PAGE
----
There is a European health card (EHIC) for European Union (EU) citizens travelling in other member states. While the EHIC does not replace an insurance policy, it does provide free or reduced cost medical treatment to EU citizens who travel to other EU countries.
The most important thing for people with heart failure is to maintain a good state of health. One way of achieving this is to minimise the risk of contracting a respiratory infection, such as flu or pneumonia, because they aggravate the cardiac insufficiency.
Safe vaccines that can help provide immunity to flu and pneumonia are available. To decide whether these vaccines are suitable for you, discuss them with your doctor or nurse who will give you advice and provide more information about them.
Furthermore, before travelling, ask the travel agency what vaccinations or medications are appropriate for your destination, e.g., malaria tablets.
If you take anticoagulants, the doctor or nurse will tell you about a special vaccination programme which needs to be started earlier than the regular vaccination programme.
Research has shown that people with heart failure who have a strong emotional and social support network confront their condition better and have a more positive attitude to life. Nevertheless, it is important to remember that we all have different needs and abilities. Potential sources of support include:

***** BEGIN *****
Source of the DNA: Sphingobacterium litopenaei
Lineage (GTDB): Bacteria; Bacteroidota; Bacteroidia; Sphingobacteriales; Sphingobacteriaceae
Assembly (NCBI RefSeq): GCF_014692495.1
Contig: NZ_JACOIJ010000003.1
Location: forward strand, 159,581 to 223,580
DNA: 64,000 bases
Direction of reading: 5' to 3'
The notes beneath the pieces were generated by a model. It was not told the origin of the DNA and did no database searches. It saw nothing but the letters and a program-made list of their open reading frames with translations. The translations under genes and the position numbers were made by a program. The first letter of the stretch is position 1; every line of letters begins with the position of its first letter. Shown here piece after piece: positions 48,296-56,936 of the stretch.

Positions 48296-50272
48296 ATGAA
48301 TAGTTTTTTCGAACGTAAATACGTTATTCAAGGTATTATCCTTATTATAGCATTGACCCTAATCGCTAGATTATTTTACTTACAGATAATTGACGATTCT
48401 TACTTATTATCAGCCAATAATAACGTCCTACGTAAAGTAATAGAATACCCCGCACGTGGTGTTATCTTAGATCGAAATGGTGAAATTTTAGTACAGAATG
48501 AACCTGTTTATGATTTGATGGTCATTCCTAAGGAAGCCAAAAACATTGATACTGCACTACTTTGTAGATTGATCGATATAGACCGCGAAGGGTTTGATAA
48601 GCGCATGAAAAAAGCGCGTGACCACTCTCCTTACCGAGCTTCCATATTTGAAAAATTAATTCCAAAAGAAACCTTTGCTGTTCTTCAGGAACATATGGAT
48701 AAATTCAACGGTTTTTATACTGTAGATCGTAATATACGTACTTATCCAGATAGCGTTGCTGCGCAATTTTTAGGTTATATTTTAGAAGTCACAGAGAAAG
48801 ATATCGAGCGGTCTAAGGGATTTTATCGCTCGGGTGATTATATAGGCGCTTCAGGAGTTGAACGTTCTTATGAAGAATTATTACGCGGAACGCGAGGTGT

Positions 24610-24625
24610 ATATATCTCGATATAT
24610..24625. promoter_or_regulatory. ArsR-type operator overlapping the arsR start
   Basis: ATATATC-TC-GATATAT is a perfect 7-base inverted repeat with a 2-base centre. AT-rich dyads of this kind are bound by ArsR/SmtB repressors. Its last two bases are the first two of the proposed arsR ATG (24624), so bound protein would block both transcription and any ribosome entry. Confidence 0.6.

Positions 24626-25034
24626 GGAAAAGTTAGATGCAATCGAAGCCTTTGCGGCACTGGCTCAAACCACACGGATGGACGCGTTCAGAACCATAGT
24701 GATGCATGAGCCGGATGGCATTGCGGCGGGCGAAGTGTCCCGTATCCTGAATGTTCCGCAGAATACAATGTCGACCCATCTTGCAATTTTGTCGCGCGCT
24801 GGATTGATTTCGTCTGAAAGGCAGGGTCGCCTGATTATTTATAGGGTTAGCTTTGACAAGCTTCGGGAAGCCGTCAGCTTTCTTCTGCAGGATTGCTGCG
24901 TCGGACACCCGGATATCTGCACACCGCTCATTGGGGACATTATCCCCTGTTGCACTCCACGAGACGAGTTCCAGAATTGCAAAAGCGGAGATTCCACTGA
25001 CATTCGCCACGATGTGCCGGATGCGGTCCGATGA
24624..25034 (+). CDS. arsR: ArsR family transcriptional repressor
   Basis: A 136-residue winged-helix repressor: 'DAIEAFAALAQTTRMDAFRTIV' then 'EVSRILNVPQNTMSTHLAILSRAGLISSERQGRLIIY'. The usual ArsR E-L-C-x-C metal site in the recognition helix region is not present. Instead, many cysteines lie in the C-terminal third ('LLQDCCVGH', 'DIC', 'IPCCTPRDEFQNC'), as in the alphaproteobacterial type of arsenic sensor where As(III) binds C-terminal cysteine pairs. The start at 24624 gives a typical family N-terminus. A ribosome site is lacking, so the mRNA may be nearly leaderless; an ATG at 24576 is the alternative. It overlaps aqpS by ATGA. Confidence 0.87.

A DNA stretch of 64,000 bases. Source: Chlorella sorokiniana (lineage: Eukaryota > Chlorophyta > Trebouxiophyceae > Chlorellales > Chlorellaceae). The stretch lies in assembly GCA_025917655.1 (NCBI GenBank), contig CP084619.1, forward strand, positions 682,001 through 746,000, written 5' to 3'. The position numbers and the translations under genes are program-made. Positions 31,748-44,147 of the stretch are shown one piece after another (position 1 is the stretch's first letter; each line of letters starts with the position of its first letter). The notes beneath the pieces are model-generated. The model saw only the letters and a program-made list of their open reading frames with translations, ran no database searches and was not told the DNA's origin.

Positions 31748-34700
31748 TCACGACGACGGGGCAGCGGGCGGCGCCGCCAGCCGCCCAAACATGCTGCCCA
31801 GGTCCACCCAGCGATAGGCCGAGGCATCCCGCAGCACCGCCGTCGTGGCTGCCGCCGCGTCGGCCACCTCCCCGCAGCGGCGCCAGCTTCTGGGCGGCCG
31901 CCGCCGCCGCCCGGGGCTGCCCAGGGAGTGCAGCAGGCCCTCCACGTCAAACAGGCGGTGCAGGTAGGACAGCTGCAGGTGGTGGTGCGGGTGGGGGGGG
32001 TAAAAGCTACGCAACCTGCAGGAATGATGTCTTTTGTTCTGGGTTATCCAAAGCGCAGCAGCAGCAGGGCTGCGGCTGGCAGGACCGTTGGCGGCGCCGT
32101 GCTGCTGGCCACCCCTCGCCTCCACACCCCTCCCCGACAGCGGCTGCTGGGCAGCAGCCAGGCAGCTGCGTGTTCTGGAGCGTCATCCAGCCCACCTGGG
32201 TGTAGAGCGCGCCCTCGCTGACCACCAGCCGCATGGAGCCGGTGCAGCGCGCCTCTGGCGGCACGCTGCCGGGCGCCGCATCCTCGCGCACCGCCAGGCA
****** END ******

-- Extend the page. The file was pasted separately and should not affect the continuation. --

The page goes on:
o Your spouse, partner or primary caregiver. The closest person to you who can offer considerable support in all aspects of your life.
o Family and friends. Sometimes you may prefer to talk with friends and family about certain points related to cardiac insufficiency to avoid overwhelming your partner with all your needs and concerns.
o Healthcare personnel
- Family doctor. They tend to be the first point of contact when medical problems arise. It is often the healthcare professional responsible for your general care and is the main point of enquiry for questions and advice. Your family doctor is also the person who will refer you to a specialist for all in-patient or specialised treatments you may require.
- Heart failure nurse (inpatient and outpatient). These specialist nurses provide care, perform tests and supply information, education and advice. They are particularly important with respect to your follow-up care.
- Pharmacist. Pharmacists provide a lot of useful information about medications. They will help you understand the instructions to ensure you take your heart failure medication correctly and will inform you of foods or other medicines that you should not take with your prescription drugs.